The sexist workplace culture at Uber Technologies Inc. starts from the top down, according to a recently leaked internal email.
In 2013, after the ride-hailing company rolled out its 50th global city, it was time to celebrate at the Shore Club in Miami, Fla. But before the festivities, CEO Travis Kalanick decided to establish employee sex rules for the celebration.
In the email obtained by Recode last week, Kalanick sent a memo to the then 400 employees at the company with the subject line: "URGENT, URGENT - READ THIS NOW OR ELSE!!!!!"
In his list of "Don'ts," Kalanick included fornication guidelines:
"Do not have sex with another employee UNLESS a) you have asked that person for that privilege and they have responded with an emphatic 'YES! I will have sex with you' AND b) the two (or more) of you do not work in the same chain of command. Yes, that means that Travis will be celibate on this trip. #CEOLife #FML."
FML is slang for "F**k my life."
He also advised that there would be a $200 "puke charge" and offered "don'ts" about practices like drug use. And, he told employees not to talk to the press.
"Have a great f**king time. This is a celebration! We've all earned it," he wrote.
Some executives thought Kalanick's tone was too careless, and he was advised not to send the email.
"Some worried that building a global public company required a more mature tone from the CEO," according to Recode.
"But sources said Kalanick was proud of his letter to the team and spoke about it often."
With Kalanick at the helm, inappropriate behavior by management has led to volatile working conditions.
In February, former engineer Susan Fowler claimed that her manager sexually harassed her when she worked at the company.
Fowler revealed in a blog post that when she reported the offense to human resources officials and management, they declined to punish the alleged offender because he "was a high performer" and this was his "first offense."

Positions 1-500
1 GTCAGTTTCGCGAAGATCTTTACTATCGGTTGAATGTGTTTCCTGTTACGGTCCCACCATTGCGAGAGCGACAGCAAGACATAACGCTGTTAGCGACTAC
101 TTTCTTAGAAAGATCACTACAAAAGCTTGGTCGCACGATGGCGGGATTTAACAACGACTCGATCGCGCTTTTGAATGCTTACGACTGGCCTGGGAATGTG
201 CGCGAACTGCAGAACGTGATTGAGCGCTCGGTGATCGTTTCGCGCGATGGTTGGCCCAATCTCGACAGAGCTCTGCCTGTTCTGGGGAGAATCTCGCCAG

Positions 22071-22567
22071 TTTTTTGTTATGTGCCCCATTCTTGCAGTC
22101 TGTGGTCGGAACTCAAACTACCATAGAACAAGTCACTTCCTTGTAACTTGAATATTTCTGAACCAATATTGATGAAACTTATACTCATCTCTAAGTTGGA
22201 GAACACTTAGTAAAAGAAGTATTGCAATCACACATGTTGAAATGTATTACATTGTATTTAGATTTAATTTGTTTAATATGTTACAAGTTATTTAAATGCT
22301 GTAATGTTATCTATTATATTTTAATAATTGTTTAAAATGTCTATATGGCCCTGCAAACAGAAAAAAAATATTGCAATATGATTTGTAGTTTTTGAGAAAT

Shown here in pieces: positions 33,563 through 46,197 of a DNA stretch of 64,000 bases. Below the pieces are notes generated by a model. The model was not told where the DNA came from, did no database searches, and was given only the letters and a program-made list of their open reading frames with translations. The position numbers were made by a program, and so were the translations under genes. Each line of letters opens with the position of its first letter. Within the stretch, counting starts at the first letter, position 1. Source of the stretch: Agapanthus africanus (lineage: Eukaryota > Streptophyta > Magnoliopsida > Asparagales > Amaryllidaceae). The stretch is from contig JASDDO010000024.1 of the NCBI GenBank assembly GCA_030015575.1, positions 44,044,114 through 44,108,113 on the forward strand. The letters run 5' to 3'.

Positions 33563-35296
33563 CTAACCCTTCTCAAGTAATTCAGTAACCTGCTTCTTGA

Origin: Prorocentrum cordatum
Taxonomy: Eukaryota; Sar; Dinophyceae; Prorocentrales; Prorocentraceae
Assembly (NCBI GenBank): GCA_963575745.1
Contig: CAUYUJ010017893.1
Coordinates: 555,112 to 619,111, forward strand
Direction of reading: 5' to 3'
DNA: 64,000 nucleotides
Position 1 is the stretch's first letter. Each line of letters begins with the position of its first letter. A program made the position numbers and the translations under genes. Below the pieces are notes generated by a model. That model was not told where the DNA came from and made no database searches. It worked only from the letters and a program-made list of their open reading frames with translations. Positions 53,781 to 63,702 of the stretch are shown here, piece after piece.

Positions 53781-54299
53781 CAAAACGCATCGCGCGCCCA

She also said that after speaking with other female employees, she realized that both HR and management had been lying about this being the manager's "first offense."
As a result of Fowler's public complaints, the company began a wide-range investigation into sexism and sexual harassment.
Ed Baker, the vice president of product and growth, resigned in March after more than three years at the company.
In an email to employees explaining his resignation Baker said, "I have always wanted to apply my experience in technology and growth to the public sector. And now seems like the right moment to get involved."
However, Baker was seen at the Miami event "making out" with an employee, which was witnessed by other employees, according to sources that informed board member Ariana Huffington. Last year, Huffington was the first woman to join Uber's board since it was founded in 2009. For seven years, the company did not have a woman on its board.
In regard to Baker's behavior, "there was no suggestion of any sexual harassment on his part and the encounter was apparently consensual," according to CNBC.
He perhaps felt comfortable in his actions as they were in accordance with the guidelines in the "Miami memo." Recode reports that Kalanick actually sent the memo again "the next year when there were 1,800 employees at Uber."
Last week, Uber announced it had fired more than 20 employees following a report by law firm Perkins Coie.
Lack of diversity was always at the core of Uber's problems.
Perkins Coie investigated 215 staff complaints, the majority from employees at its headquarters in San Francisco, going back as far as 2012, Uber said, taking action in 58 cases and no action on 100 more.
According to Reuters, Uber said that of the claims, 54 were related to discrimination, 47 to sexual harassment, 45 to unprofessional behavior, 33 to bullying and 36 to other things. The law firm has been working in parallel with a broader investigation by former U.S. Attorney General Eric Holder.
At a meeting Sunday, Uber's board of directors voted unanimously to adopt all recommendations from Holder following the sprawling, multi-month investigation into the company's cultures and practices.
The recommendations will be released to Uber employees on Tuesday, according to Reuters.
In addition, The New York Times reports that Uber directors were also weighing a three-month leave of absence for Kalanick, according to three people with information on the board's agenda.
Read Kalanick's email published by Recode.